Showing posts with label restaurant. Show all posts
Showing posts with label restaurant. Show all posts

Monday, 3 September 2012

Deer Prudence - The Stagg Inn review

As is now traditional for my birthday, my boyfriend went in search of a convenient Michelin starred venue within reasonable distance for a slap up meal. This year he turned up The Stagg Inn, a Michelin Starred pub in Titley, Herefordshire, a mere 2 hour jaunt away (!). We booked in for dinner and to stay overnight in one of the rooms above the pub. All the Michelin starred places I had eaten at before this meal had been fairly formal 'fine dining' affairs, and given that I would rather eat my own arm than get dressed up, this sounded like my kind of place.
The Stagg Inn
The Stagg Inn

Once sat at the table we were brought some homemade salted crisps and a super sharp balsamic foam which was a fun start and certainly jolted my palette into life! A quick look at the menu and we had chosen.

To start, he had the soup, a delicately spiced curried lentil with onion bhaji. The soup was fine but the bhaji was crisp and light and I would have been very happy with a plate of those and some mango chutney.

I had the Cornish crab cake, tapenade, tomato (£8.50) which was very good. The crab cake was crispy without a hint of grease with the very strong crab nicely balanced by the tapenade and sweet tomato.


Cornish crab cake
Cornish crab cake
For main, I couldn't resist the classic Fillet of Herefordshire beef , bearnaise, watercress, mustard dressing, chips (£22.90). I ordered the fillet medium and it was a touch overdone for me, however the Bearnaise and chips were absolutely wonderful! Light, crisp and fluffy chips, the sauce rich and buttery it was hard not to lick the bowl clean.

Fillet of Herefordshire Beef
Fillet of Herefordshire Beef
Yummy chips!
Yummy chips!
He ordered the Sea bass fillet,braised fennel, coriander, dauphinoise potato (£16.90) which came with perfectly crisp skin, creamy potato and a subtle braised fennel that cut through the fish well.

Sea bass fillet with braised fennel
Sea bass fillet with braised fennel
 To finish he went for the Cinnamon doughnuts with apple puree and milkshake (all desserts at £6.50). The shake was probably the most successful component, the doughnuts were a little heavy although they did have a heady hit of cinnamon.
Cinnamon doughnuts
Cinnamon doughnuts
 I opted for the Strawberries, Black Pepper Meringue and Cream which was a sort of deconstructed Eton Mess. The meringues were melt-in-the-mouth sugariness but the black pepper was a little lost on me.
Strawberries and black pepper meringue
Strawberries and black pepper meringue

We enjoyed our visit to The Stagg Inn very much, the menu isn't particularly challenging, being full of classics as opposed to experimental gastronomy but this ties in well with the lack of pretension in the service. They seem to be very well rooted in the local community listing their suppliers on a board in the 'bar' and with a small handful of locals enjoying a pint of real ale. If I had one tiny gripe it is that I was hoping for a bit more 'pub'. In the bar area there was only one table that wasn't laid out for food and I was hoping for somewhere that we could sit and have a beer before (and after!) dinner. As it was, once we had finished eating, we shuffled off back to our room and had a whisky there instead. Such a minor point certainly didn't spoil our evening and if I was in the area again I would be very tempted to call in for a bar meal.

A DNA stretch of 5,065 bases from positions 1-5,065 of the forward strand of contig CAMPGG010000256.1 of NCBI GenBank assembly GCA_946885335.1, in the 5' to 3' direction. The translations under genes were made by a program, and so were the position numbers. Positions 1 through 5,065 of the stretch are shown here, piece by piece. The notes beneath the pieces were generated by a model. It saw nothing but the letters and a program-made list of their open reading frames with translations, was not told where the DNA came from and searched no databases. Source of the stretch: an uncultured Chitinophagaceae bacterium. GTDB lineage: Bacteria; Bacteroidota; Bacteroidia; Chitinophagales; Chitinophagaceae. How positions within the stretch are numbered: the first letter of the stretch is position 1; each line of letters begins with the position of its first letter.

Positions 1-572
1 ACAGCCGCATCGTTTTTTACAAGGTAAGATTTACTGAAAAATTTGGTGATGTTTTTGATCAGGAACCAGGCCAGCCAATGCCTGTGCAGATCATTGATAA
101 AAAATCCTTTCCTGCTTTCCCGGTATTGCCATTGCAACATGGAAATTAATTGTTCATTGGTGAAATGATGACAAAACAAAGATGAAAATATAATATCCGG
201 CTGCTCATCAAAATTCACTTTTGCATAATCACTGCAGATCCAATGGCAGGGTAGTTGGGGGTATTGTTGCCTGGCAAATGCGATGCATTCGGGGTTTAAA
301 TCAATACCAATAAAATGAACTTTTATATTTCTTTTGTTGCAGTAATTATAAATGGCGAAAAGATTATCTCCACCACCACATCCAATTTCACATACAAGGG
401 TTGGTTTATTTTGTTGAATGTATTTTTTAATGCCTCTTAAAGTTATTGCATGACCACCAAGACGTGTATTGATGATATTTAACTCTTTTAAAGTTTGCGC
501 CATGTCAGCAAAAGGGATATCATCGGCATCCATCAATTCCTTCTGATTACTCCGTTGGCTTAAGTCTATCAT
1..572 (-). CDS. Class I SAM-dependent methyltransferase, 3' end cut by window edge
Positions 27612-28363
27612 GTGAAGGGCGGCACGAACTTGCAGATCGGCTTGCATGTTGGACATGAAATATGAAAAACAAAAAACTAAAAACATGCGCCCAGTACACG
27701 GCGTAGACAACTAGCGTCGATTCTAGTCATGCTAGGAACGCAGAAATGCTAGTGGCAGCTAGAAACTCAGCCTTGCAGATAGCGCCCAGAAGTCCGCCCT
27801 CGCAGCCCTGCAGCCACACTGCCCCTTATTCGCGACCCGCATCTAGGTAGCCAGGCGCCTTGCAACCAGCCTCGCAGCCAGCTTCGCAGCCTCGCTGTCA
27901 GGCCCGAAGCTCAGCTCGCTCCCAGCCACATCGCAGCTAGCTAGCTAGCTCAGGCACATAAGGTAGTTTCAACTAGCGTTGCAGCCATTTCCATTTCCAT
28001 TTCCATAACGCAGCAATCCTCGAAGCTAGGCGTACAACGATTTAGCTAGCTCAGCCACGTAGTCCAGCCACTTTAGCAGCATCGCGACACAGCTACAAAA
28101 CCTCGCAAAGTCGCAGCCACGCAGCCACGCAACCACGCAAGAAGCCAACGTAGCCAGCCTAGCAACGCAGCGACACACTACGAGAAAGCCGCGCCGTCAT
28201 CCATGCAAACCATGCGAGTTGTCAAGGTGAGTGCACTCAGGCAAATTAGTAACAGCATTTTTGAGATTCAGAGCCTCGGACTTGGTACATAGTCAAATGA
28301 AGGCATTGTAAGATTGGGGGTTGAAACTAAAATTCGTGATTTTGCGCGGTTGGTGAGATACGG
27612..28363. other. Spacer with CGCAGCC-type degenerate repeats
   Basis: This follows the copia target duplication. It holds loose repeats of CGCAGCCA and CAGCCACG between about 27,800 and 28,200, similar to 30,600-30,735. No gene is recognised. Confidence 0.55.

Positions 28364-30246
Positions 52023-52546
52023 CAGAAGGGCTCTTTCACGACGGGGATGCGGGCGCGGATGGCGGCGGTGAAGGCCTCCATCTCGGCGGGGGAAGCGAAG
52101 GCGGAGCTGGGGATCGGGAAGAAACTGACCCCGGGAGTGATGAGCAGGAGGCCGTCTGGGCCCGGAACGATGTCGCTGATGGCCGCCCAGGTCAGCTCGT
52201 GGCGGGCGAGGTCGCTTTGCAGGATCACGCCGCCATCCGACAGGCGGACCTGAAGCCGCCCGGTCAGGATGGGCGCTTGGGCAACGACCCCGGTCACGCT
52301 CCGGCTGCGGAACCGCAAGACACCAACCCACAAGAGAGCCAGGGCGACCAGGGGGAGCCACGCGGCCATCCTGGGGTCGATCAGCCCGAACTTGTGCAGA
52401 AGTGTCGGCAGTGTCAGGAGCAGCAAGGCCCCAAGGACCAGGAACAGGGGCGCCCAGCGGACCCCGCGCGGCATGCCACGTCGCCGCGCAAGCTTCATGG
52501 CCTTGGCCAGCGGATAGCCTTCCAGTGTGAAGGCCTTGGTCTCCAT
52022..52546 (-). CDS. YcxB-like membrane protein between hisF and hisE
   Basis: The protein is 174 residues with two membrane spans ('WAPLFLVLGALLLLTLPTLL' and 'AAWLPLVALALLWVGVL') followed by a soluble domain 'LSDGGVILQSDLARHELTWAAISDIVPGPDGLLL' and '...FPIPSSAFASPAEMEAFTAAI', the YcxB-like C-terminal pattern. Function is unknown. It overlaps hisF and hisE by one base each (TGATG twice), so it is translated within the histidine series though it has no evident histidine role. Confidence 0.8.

The Stagg Inn Titley, Kington, Herefordshire 01544 230221
http://www.thestagg.co.uk

 


Stagg Inn on Urbanspoon

Tuesday, 17 July 2012

'Get fresh!' - ffresh restaurant review, Cardiff

Another weekend, another pre-theatre dinner (it's a old tough life!) but this time the destination was ffresh, the in house restaurant underneath the rather wonderful Wales Millennium Centre. ffresh has been building a good reputation in Cardiff over the last couple of years and, in keeping with the rest of the venue, is pursuing as strategy designed to encourage punters outside the pre-theatre slot with 'guest chef' and themed nights. We have been before as à la carte customers so we were looking forward to a good dinner.

When we arrived the Centre was buzzing and the bars were all full so we headed straight in to be seated. We were offered our choice of table and provided with the set menus at £18.50 for 2 courses or £22.50 for 3.

To start I ordered the Perl Las soufflé, port and fig jam and rocket salad. The twice baked soufflé was pretty good, but then I am a sucker for a soufflé. The texture was light and fluffy but the flavour was a little muted and I would have liked a stronger hit of blue cheese. I question the presentation of the brown smear of jam and the rocket salad was very tired and limp and a bit brown round the edges.


Per las souffle at ffresh
Perl las souffle at ffresh
My boyfriend ordered the 'Carmarthen ham and melon salad'. Again this was fine if pretty uninspiring. The ratio of melon to ham was probably a little off but you know what you are getting with ham and melon and this was it.
Carmarthen ham and melon salad at ffresh
Carmarthen ham and melon salad at ffresh
 For the main I had the 'Sirloin of Welsh beef, cottage pie, green beans and turnips'. The sirloin, like the salad, was a bit listless and dry, as if it had been sitting around under a heat lamp for just that bit too long. The cottage pie was decent enough, but nothing special and was frustratingly difficult to eat it out of a deep narrow ramekin dish!

Sirloin of Welsh Beef and cottage pie at ffresh
Sirloin of Welsh Beef and cottage pie at ffresh
He ordered the 'Rump of Welsh lamb with rosti dauphinoise, broad beans and peas', sweet lamb with a good gravy was pretty decent but again nothing to shout about.
Rump of Welsh Lamb at ffresh
Rump of Welsh Lamb at ffresh